After a fire, community is needed

After the fire that destroyed four businesses Friday on Lake Placid’s Station Street, what can we say that hasn’t been said a million times before? As writers and journalists, we try to avoid cliches and repetition, but sometimes – especially when you’re stunned by bad news – all you can manage to choke out is the obvious.

That’s not a bad thing because those words, cliche or not, are true and are usually appreciated by the people who need to hear them – who feel better to know that a large portion of the community is sorry for their plight and supports them and is rooting for them.

That’s one reason crises like these are great uniters – because everyone feels the same way, and therefore says the same things.

So here goes – obvious but earnest.

We, like everyone else in this area, are so sorry for the losses of these business owners. Our thoughts and prayers are with them at this time.

Also, we are eternally grateful for local emergency personnel: fire, rescue, police, municipal crews, etc. The fire call went shortly after midnight, and with temperatures close to 20 below zero, dozens of firefighters from 11 departments – mostly unpaid volunteers – jumped into action. Some from the farthest away, like Tupper Lake and Keeseville, were called off en route, but nine departments from as far away as 20 miles fought the blaze in shifts, swapping out for those who got encrusted in ice. It was gruelling, but because of their good teamwork, no one was injured or had to be treated for frostbite.

Then the Essex County fire investigators had to try to find the cause and origin under a foot of ice.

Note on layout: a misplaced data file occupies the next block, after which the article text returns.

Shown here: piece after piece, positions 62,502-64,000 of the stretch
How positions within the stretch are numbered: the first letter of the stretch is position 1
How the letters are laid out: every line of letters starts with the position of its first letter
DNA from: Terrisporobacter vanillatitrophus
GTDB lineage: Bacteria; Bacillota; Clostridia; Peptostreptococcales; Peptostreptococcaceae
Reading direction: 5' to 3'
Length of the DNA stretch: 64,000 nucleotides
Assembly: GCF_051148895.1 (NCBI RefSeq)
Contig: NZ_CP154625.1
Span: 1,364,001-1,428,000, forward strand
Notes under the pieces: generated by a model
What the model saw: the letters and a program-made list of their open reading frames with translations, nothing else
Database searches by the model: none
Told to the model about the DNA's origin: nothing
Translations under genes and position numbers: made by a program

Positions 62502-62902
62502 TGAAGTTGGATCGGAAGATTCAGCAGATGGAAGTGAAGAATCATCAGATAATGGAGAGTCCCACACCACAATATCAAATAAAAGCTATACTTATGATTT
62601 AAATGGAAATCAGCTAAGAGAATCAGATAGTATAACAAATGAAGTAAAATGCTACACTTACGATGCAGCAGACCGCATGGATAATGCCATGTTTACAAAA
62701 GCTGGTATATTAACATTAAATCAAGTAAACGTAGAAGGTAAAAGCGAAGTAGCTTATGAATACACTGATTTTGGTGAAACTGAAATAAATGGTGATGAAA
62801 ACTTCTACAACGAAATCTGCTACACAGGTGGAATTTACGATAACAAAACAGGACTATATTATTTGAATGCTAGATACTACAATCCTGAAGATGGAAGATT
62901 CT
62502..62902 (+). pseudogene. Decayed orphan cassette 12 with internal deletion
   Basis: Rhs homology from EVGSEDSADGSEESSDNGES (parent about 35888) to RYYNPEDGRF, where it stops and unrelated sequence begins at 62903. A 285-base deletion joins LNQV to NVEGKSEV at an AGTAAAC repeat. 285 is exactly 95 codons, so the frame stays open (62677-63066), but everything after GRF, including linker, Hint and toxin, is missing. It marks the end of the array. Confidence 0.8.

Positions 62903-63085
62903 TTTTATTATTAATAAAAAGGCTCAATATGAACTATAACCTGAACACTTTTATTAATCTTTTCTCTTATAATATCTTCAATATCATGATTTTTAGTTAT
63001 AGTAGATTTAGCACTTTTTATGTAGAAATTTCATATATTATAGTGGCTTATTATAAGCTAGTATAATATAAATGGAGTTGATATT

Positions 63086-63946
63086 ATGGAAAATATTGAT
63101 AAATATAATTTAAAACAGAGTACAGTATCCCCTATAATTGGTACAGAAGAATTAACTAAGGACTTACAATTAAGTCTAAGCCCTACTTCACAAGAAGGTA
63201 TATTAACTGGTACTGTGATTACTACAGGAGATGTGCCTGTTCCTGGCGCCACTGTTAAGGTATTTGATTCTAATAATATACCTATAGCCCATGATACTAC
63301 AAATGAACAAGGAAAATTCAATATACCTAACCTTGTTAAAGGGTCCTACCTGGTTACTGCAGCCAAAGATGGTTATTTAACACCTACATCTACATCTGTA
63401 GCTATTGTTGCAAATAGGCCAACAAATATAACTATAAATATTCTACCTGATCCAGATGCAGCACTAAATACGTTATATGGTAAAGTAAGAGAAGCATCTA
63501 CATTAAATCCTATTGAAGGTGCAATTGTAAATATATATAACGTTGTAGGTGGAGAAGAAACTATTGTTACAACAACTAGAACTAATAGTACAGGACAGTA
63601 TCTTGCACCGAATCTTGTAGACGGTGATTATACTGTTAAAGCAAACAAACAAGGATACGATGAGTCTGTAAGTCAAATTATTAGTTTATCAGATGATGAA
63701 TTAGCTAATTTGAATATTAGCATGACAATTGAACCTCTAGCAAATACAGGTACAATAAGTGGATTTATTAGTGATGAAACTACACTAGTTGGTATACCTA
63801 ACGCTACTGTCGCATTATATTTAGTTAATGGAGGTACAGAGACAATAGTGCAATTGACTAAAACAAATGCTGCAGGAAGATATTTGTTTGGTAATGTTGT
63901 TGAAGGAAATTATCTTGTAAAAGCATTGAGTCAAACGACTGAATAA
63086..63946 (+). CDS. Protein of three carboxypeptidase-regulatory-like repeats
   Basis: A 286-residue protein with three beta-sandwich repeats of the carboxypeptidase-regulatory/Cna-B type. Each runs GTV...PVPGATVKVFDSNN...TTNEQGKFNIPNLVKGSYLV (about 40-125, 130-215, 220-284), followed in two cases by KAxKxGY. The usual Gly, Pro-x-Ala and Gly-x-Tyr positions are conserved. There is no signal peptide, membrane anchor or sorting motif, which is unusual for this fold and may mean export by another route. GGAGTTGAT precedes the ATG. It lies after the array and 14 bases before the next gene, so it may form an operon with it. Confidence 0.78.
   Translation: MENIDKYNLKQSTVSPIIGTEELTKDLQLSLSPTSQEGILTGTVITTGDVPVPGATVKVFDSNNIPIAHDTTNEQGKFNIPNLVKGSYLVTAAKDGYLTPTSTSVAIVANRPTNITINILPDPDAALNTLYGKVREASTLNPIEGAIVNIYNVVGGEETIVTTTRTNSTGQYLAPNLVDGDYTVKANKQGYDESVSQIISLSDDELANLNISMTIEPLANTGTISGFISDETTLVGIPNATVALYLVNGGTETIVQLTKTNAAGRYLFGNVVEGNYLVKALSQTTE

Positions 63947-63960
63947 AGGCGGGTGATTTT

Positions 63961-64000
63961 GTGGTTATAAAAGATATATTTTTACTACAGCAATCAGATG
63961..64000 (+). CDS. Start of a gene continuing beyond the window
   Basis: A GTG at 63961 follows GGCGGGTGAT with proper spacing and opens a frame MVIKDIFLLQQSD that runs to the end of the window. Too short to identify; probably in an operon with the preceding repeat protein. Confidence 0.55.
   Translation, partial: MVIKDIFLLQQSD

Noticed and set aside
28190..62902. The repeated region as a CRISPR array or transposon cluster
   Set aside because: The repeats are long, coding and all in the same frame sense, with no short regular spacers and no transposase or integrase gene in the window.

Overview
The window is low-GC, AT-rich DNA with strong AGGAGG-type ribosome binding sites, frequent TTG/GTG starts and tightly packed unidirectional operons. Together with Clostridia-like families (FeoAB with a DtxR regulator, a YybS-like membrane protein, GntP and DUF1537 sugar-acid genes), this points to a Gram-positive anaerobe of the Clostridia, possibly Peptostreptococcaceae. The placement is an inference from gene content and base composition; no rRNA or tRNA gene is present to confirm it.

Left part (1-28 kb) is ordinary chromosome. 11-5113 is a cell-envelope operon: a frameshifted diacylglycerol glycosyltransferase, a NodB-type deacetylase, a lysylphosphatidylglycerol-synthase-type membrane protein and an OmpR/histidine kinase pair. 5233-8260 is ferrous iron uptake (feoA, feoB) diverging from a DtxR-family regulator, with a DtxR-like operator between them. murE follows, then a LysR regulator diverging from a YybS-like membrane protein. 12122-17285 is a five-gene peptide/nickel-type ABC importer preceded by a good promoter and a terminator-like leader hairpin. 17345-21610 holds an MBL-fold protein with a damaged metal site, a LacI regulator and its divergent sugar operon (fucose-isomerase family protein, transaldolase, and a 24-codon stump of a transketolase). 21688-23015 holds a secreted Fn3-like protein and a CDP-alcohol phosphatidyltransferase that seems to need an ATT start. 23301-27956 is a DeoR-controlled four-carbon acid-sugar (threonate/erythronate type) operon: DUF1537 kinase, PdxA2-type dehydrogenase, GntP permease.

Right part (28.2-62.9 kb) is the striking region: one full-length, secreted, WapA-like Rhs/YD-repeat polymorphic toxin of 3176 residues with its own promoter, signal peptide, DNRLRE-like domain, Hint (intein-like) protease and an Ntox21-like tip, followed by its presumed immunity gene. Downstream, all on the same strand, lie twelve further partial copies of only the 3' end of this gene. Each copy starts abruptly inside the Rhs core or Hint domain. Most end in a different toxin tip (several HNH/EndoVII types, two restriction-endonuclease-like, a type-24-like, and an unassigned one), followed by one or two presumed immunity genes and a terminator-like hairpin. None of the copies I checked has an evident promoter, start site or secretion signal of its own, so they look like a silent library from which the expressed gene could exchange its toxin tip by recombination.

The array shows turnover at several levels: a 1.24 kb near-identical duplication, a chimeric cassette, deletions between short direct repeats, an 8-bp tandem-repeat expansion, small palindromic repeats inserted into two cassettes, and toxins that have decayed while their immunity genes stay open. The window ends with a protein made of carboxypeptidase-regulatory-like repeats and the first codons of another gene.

Valiant – all of them. We owe them all a debt we cannot repay, although somehow adding to their ranks would be appreciated.

These emergency personnel will be honored at a fundraiser from 4 to 8 p.m. today at the Lake Placid Pub and Brewery. (See the story in today’s news section.) The event’s purpose is also to gather money for the fire victims, through a silent auction and the pub’s contribution of $2 per pint to Cake Placid, owned by a mother of two with big bills and no income since the bakery burned.

Other events have already sprung up, dedicated to the same cause: a Zumba fitness dance class Monday at 5:30 p.m. in the St. Agnes School gym, and the I Love Local Eats Cooking Series event Feb. 13 at the Shipman Youth Center.

Joe and Jan Moore, who own Placid Boatworks and the burned building, are being magnanimous in asking that donors give to one of their tenants, Rick’s Taxi, rather than to them. That kindness will surely be repaid sometime.

We urge people to contribute to the cause of helping rebuild these businesses, and when they’re ready to hang out that “open” sign again, they’ll find strong support here at the Enterprise and Lake Placid News.

It could happen to any of us, and if so, we’d need all the help we could get. Please be generous.